Plant-Based High Protein Additions To Your Meal

Do you have a goal of eating more plants? You’re not alone! Plant-based diets are rapidly gaining in popularity. Eating less meat offers benefits not just for the planet, but also for human health. Many of us know this, and are ready to dive in. Despite best intentions, however, it can be tricky to execute meals that are plant-based, contain adequate protein, are minimally processed AND satisfy healthy appetites! I wanted to share my favorite plant-based proteins along with my preferred methods of preparation. These foods are simple and delicious ways to incorporate more plant-based meals into your rotations. I have also chosen foods that provide the most well-rounded nutrition and can compete with traditional center-of-the plate proteins.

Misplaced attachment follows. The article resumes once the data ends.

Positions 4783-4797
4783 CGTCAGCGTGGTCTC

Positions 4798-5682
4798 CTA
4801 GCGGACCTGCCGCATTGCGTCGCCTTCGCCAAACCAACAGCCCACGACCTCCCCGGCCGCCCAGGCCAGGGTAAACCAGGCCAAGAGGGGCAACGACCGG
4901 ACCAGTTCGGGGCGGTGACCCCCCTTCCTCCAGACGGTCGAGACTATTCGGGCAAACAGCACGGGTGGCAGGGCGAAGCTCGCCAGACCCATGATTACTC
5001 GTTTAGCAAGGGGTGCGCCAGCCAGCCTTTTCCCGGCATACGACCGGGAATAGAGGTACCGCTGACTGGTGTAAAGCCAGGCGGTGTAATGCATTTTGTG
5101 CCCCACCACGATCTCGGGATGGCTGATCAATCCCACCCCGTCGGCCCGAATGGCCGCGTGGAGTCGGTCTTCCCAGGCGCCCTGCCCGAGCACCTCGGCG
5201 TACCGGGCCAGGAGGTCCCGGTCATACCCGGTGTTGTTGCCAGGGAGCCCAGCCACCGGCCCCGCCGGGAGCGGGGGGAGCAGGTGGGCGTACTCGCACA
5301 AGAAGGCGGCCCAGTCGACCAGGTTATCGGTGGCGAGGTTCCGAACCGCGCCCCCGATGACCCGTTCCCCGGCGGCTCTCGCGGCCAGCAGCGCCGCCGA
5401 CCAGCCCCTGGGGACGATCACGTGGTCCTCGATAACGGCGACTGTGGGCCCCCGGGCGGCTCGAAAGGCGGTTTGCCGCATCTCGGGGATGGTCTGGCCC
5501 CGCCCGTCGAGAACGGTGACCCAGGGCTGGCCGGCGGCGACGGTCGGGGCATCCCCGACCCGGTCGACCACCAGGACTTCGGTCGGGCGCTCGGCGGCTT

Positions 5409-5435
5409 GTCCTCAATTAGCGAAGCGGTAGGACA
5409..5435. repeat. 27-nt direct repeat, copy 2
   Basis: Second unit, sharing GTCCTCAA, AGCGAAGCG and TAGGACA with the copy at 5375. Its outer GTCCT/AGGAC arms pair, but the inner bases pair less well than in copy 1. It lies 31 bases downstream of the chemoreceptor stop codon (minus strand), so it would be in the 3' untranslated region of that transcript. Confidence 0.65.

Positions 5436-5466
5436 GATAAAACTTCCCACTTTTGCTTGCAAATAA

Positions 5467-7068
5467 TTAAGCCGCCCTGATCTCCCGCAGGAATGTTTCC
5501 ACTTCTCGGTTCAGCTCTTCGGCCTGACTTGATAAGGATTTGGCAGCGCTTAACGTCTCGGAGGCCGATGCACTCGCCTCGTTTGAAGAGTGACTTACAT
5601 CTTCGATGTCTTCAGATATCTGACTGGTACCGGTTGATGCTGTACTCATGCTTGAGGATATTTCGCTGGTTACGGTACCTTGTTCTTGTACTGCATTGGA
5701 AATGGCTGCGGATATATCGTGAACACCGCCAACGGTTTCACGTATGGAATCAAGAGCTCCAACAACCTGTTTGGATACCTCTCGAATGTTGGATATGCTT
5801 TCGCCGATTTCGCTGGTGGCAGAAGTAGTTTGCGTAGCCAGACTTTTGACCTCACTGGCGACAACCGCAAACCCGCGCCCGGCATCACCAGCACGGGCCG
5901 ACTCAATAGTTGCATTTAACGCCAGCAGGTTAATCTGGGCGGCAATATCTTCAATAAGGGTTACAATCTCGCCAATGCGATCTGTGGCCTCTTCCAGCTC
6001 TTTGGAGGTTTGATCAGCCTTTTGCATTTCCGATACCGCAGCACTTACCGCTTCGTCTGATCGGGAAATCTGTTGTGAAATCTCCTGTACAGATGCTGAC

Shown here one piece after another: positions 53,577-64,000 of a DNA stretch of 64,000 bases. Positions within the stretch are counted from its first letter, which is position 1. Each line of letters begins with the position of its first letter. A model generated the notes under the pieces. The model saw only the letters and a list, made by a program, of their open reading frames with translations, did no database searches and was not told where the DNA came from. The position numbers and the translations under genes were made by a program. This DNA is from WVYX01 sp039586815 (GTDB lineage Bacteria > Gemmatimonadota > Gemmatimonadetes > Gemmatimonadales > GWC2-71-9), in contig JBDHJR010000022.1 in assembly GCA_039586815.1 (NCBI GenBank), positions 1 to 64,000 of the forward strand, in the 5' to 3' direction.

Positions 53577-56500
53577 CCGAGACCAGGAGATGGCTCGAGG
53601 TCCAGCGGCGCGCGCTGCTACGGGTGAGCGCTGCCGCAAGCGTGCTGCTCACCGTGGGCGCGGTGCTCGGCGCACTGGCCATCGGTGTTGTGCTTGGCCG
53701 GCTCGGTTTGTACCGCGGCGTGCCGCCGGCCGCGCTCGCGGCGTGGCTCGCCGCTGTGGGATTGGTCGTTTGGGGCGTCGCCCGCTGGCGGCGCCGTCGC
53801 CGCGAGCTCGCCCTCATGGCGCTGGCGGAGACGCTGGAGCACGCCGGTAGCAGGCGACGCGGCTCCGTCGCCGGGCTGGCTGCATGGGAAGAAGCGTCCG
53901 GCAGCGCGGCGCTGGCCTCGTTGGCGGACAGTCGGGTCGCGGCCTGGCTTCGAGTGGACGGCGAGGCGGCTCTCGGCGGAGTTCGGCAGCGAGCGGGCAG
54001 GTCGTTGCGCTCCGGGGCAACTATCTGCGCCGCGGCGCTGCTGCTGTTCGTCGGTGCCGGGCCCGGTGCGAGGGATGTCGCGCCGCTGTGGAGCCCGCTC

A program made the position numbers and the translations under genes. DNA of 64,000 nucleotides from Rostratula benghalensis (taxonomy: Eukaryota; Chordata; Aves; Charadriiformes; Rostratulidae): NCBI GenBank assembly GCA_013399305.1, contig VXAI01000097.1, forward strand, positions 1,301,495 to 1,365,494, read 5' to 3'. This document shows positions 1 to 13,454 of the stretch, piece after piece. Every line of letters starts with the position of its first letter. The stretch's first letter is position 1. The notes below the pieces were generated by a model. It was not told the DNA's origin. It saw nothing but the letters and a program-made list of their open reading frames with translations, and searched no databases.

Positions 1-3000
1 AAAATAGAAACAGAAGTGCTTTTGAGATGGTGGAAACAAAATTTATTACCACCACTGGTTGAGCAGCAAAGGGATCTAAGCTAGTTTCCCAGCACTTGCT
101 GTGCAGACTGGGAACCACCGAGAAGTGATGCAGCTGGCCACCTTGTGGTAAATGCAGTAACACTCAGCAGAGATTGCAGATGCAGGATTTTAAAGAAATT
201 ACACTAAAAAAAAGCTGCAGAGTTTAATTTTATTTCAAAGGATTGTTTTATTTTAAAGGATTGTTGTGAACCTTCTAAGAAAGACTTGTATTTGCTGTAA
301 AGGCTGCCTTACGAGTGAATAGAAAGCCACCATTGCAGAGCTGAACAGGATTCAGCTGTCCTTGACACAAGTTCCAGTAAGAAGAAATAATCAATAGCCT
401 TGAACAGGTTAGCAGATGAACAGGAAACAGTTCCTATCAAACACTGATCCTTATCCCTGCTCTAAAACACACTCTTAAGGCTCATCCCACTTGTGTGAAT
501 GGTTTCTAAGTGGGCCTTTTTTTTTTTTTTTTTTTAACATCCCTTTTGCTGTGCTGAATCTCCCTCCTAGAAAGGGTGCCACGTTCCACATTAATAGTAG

Tofu might seem like an uninspired choice since it is one of the most well-known plant-based proteins. But, hear me out. There is good reason that tofu is so popular. It provides the most concentrated and highest quality protein in the plant world. Out of the 20 amino acids that exist, humans require nine in our diets, these are called essential amino acids. The rest we can produce on our own. Soybeans contain all of the essential amino acids. Of course, it’s possible to eat just soybeans. However, tofu is a much more versatile, not to mention nutritious way to consume soybean. Whole soybeans contain high levels of fiber, which can be useful in terms of prebiotics and addressing certain gastrointestinal issues. However, dietary fiber can also interfere with the absorption of certain nutrients, especially calcium and iron. As tofu is rich in both of these minerals, and vegetarians often fall short of daily iron recommendations in particular, lowering fiber will maximize absorption of these important nutrients. Lower fiber also means concentrating the protein, meaning that diners can get more protein per gram of tofu eaten that they would get from soybeans.